The Mumbai corn removers. I was captivated by this story of the Gihari people in Mumbai, who have made a living for many years as roadside pedicure and corn removing specialists. They make all of their medicines and instruments by hand, including a “blade-like tool to chisel out the skin around the corn and a thick tweezer to pluck out the corn. A long, thin rod is used to apply the medicinal black liquid that burns the part of the skin where the corn existed.” And they treat people on the roadsides in Mumbai from all walks of life, sometimes as an alternative to foot surgery.
Photo by Devyani Nighoskar, shared here to inspire you to go check this shit out.
Devyani Nighoskar’s article and captivating accompanying photographs explores the shrunken state of the tradition, as more and more young people in the Gihari community pursue more contemporary careers and lifestyles. But there are folks choosing to join this path, so it’s a story that ends with hopefulness as much as some concern.
I expected to be reading about a people who do this out of desperation, because it’s the only way they have found to make a living, but found instead a proud lifestyle that has sustained itself and proven out for decades that there’s ongoing demand for their services. I had a good time imagining the ups and downs of what their whole lives must be like.
It’s perhaps ideologically dicey and a clichè to mourn/fear the loss of indigenous traditions like these in the face of modernity, but I can’t help but be wowed when I read of their existence and hope that humans across the world can stay as weird as this in their chosen paths.
Atlanta’s own Tall Boys. Thanks @shawncreed for pointing me to this captivating story of Atlanta’s hand in the origins of the Skydancer, or Tall Boys as they are affectionately called. This thread is worth following:
One of the stops on this journey, traced in a 2014 episode of 99% Invisible which you should listen to or at least read, is with an Israeli artist, Doron Gazit, tasked with creating something for the 96 Olympics reminiscent of how people dance in Trinidad & Tobago. This passage from the Wikipedia entry on Gazit felt like pure poetry to me:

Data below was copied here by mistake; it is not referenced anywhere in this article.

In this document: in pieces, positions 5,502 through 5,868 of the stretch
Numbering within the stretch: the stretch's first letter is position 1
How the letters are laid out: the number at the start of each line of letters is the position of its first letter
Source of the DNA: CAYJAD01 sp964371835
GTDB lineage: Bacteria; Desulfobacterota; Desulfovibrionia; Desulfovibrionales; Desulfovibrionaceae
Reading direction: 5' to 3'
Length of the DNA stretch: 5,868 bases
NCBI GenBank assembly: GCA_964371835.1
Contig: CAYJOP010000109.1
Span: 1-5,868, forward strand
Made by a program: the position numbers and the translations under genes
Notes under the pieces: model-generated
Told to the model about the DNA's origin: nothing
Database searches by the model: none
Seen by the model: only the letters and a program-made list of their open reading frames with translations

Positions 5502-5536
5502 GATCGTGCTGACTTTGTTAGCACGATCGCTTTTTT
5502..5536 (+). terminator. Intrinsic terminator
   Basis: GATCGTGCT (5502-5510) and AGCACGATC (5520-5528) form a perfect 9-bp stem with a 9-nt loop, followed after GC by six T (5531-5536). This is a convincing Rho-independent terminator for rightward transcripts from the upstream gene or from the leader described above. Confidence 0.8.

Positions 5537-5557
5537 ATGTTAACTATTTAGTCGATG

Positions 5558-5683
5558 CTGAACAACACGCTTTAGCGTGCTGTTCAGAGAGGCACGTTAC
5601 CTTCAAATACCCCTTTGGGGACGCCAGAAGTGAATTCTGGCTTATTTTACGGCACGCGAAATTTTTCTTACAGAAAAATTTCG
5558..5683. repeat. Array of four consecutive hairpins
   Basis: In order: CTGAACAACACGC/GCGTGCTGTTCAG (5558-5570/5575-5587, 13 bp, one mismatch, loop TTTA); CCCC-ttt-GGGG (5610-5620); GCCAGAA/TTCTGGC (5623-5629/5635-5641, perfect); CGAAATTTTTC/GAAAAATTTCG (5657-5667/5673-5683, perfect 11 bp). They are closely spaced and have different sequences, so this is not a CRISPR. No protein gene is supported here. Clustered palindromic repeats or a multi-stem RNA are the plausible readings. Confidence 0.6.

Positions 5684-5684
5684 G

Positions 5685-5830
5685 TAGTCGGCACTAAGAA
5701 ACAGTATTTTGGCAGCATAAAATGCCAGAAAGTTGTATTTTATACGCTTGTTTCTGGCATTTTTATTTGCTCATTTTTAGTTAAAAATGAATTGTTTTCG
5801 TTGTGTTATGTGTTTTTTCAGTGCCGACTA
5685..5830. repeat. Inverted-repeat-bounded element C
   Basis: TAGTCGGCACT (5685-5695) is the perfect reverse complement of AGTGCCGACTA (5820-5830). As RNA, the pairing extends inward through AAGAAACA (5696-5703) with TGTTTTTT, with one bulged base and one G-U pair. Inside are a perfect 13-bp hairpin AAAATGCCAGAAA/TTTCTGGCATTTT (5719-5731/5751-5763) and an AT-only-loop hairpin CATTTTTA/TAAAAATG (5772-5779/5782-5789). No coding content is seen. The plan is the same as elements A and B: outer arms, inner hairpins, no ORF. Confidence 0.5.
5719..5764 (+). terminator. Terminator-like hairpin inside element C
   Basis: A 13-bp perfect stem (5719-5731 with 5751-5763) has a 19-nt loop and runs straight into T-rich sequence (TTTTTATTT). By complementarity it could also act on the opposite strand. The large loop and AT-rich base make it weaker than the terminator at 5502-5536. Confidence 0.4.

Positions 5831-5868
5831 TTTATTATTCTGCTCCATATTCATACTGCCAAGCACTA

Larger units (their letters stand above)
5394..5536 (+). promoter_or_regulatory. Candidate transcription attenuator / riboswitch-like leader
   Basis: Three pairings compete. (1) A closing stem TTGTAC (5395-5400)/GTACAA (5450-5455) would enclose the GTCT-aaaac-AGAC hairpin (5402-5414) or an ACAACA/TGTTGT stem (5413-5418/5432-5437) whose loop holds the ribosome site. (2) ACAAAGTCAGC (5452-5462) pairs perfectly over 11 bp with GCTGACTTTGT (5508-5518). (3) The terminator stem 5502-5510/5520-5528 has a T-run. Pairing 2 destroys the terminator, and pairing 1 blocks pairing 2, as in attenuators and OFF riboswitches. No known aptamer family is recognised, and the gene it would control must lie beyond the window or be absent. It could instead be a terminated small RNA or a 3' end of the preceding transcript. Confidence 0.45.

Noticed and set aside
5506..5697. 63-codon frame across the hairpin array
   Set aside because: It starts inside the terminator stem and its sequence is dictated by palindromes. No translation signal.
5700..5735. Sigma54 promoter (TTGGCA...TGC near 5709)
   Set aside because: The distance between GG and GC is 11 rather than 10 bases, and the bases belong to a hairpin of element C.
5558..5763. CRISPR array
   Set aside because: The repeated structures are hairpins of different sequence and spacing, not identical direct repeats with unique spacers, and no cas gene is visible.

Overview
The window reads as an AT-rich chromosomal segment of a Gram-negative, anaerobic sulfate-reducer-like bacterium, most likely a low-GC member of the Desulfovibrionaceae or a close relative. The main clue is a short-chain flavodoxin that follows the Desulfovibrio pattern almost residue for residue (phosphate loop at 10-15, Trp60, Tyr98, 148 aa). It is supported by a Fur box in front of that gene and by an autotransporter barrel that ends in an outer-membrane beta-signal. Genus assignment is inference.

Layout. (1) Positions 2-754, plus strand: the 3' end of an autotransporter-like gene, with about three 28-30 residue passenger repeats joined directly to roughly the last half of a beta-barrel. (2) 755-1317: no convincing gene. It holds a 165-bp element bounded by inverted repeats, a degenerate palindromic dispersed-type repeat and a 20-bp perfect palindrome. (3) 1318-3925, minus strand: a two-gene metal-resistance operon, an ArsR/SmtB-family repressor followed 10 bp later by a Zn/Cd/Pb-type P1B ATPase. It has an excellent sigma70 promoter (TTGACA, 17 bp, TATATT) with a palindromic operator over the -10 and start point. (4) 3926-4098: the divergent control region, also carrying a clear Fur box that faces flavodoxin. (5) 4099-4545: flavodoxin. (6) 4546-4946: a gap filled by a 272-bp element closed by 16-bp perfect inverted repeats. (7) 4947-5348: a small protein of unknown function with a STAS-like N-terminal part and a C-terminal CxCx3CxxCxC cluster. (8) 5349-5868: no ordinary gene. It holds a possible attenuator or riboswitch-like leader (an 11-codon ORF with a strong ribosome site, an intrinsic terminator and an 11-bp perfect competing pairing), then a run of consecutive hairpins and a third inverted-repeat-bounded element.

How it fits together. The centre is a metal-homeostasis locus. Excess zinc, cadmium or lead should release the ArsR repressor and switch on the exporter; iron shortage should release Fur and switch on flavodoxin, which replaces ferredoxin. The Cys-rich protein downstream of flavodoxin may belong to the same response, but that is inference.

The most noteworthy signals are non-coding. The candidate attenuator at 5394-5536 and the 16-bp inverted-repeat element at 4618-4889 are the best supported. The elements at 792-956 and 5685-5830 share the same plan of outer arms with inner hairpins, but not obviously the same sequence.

“Gazit was the first to introduce balloons to the Bedouins, the nomadic people in the Sinai desert. The Bedouins responded to the balloons very emotionally and with laughter. This reaction was a formative event in his artistic journey. The Bedouin elders reacted to the air within the balloon, as though the balloon had its own spirit or breath and was a metaphor to us, human beings. We are all temporary on this earth.”
What managing an online community looks like. When I ran the Earthling blog at EarthLink I took my role very seriously as, at the time, one of the only places where the company and its customers and partners, had fairly open dialogue in public, in a way that persisted for others to read (until years later when it was all deleted from the web unceremoniously and replaced with something blander.) In that role, to create and maintain a place for constructive conversation, I set up ground rules and did my best to enforce them visibly, evenly, and fairly. It was very challenging but ultimately very satisfying work. I even managed to forge a lasting friendship with one customer over time, who had come to the blog with justified frustration with some changes we were making to his service. It wasn’t that I convinced him of something or was able to make happen what he was advocating for, but I think the manner in which the community operated was counter to his expectations and left ground for real give and take. That’s how I remember it anyway - he’d be in a better position to tell you.
I came across a very different kind of a dialogue between a community manager and a participant this week, but one that well illustrates what the real work of community management looks like. Tony Pierce, whose Busblog I’ve now been reading for over a dozen years now, tells the story of an encounter in the Howard Stern Facebook Group he runs. You don’t have to like Howard Stern, or Facebook for that matter, to get something enlightening out of this. More power to him for taking on the unwieldy challenge of running a large community on a platform that’s almost an afterthought (at best, hostile at worst) for community management, among all of its other more problematic policies, business lines, and actions. It’s an entertaining read and a rare bird’s-eye view into the thankless task of trying to keep a community aligned.
Those are the three bananas I found this week, a day late but no less fresh. Thanks for all of your notes. You can hit “reply” and it’ll only go to me.